The story builds gradually, but you hardly feel the film’s length, just over three hours. In California, Oppenheimer begins an affair with Jean Tatlock (Florence Pugh), a communist, emotionally volatile and unsettled. In one scene, after sex with Oppenheimer, she finds a Sanskrit copy of the Bhagavad Gita on his shelf and asks him to read from it. Oppenheimer delivers the line most associated with him, which came to him while watching Trinity, the first test of the nuclear bomb at Los Alamos, as he recalled in a TV interview years later: “Now I am become Death, destroyer of worlds”. Dropping that into a sex scene is another startling choice. In a later scene that hints at how good a Nolan love story might be, they sit naked in armchairs across the room from each other, an elegant image that suggests both intimacy and distance.
Like the rest of the large cast, Pugh is impressive in a small role. Even Emily Blunt, who plays Oppenheimer’s wife, Kitty, spends most of the time in the background. Late in the film, in a couple of major scenes she displays why Kitty was a force of her own. Matt Damon is Leslie Groves, the down-to-earth army general who shepherds the Manhattan Project. Kenneth Branagh is the physicist Niels Bohr, Oppenheimer’s sometime mentor and conscience. But Downey is the crucial supporting player, and he gives a shrewd, dynamic performance as the wily, insecure, powerful Strauss.
Director: Christopher Nolan
Cast: Cillian Murphy, Robert Downey Jr, Emily Blunt, Florence Pugh, Matt Damon
Run time: 3hrs
Release date: 21 July
The film doesn’t belabour or especially try to explain the science of the bomb, even as research physicists cluster around Oppenheimer to debate it. At Los Alamos, the tension ramps up as the story heads toward the inevitable test in the vast desert. There is a howling rainstorm the night before Trinity. When the explosion happens – Oppenheimer in a shack some distance away, others lying flat on the ground, shielding their eyes – the fire seems to roar at us from the screen, followed by sudden silence as the soundtrack cuts out. That jolting, immersive scene alone justifies shooting in the Imax format Nolan loves so much (and that shows every line and pore in the actors’ faces).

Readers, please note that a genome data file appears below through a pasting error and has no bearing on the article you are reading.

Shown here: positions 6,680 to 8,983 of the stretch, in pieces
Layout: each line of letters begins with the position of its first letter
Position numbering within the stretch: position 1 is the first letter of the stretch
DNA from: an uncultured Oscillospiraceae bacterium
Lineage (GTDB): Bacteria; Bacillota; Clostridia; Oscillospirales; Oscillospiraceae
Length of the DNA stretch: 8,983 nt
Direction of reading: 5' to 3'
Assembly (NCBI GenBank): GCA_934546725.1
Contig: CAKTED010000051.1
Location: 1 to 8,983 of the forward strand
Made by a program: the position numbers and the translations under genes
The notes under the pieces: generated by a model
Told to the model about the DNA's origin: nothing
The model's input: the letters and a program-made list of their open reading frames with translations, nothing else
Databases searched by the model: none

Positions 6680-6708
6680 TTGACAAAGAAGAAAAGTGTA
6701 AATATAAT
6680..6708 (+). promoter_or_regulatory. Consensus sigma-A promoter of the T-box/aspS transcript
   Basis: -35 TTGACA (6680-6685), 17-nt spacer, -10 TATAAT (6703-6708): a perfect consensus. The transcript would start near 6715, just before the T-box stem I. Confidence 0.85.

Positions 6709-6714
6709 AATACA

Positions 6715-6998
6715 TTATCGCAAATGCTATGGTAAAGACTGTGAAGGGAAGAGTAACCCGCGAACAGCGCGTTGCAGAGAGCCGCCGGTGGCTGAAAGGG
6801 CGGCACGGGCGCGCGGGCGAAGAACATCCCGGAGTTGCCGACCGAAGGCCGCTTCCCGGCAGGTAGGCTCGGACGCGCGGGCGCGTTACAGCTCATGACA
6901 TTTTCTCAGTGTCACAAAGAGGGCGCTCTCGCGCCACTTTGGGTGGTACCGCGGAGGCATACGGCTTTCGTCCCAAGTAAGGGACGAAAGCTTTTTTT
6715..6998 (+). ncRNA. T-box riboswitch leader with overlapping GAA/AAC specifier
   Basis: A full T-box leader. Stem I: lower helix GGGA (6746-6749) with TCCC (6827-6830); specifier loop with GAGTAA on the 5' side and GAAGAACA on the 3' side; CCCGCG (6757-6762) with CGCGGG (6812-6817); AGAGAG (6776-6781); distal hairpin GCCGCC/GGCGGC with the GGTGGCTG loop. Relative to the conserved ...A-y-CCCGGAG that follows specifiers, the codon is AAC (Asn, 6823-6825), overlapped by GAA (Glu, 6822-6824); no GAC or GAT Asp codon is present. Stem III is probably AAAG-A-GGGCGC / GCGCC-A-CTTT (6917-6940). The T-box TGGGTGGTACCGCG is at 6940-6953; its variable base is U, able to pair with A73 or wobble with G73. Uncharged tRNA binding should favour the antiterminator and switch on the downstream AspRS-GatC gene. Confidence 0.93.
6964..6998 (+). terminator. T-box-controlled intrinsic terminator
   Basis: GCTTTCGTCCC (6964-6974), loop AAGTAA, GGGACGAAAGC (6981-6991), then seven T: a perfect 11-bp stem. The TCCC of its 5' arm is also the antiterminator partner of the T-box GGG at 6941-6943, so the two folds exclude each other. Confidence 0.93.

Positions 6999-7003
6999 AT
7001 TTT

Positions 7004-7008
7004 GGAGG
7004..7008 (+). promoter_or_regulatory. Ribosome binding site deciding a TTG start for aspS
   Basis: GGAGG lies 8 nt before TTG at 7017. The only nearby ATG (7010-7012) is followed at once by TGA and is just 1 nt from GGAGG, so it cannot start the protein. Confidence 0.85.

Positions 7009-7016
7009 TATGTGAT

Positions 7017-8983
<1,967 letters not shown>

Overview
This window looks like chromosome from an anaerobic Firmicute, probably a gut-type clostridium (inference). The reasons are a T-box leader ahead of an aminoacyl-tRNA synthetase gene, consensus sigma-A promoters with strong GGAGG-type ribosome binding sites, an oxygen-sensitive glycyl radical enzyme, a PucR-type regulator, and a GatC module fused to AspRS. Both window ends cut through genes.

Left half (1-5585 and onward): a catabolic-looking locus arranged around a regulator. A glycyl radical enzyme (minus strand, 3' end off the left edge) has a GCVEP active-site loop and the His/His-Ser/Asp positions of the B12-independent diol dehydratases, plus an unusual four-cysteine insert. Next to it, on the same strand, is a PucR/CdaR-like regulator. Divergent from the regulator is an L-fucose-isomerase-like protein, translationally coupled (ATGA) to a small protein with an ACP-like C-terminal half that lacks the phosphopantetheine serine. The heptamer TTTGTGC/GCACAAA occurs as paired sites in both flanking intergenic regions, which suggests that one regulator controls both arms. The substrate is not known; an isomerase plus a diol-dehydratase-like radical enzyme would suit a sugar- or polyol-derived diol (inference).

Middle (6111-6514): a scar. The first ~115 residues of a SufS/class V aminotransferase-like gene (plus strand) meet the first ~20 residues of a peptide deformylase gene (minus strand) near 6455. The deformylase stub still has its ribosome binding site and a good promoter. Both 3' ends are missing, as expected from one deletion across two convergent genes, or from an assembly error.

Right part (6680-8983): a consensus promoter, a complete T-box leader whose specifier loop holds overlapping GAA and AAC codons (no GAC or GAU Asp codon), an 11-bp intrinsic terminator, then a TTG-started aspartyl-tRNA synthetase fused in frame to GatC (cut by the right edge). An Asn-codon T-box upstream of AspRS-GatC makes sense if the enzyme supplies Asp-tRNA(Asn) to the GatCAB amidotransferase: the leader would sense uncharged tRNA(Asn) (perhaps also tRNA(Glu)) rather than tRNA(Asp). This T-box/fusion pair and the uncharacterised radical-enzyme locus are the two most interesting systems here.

The physicist Edward Teller (Benny Safdie) charges Oppenheimer with being more politician than physicist. Kitty tells him he plays the martyr. Nolan shows a man who naively believed he could speak honestly, urging President Truman to avoid a nuclear arms race. He also believed that it was necessary to drop the bomb on Hiroshima because, as he says, “Once it’s used, a nuclear war becomes unthinkable”. But he does think about it. Just after Hiroshima we see more images from his mind, including a photo-negative image of a young woman with her skin peeling off. As this inspired film suggests, Oppenheimer’s greatest tragedy was that he wasn’t able to save the future from his own invention.
Oppenheimer is released internationally from 21 July.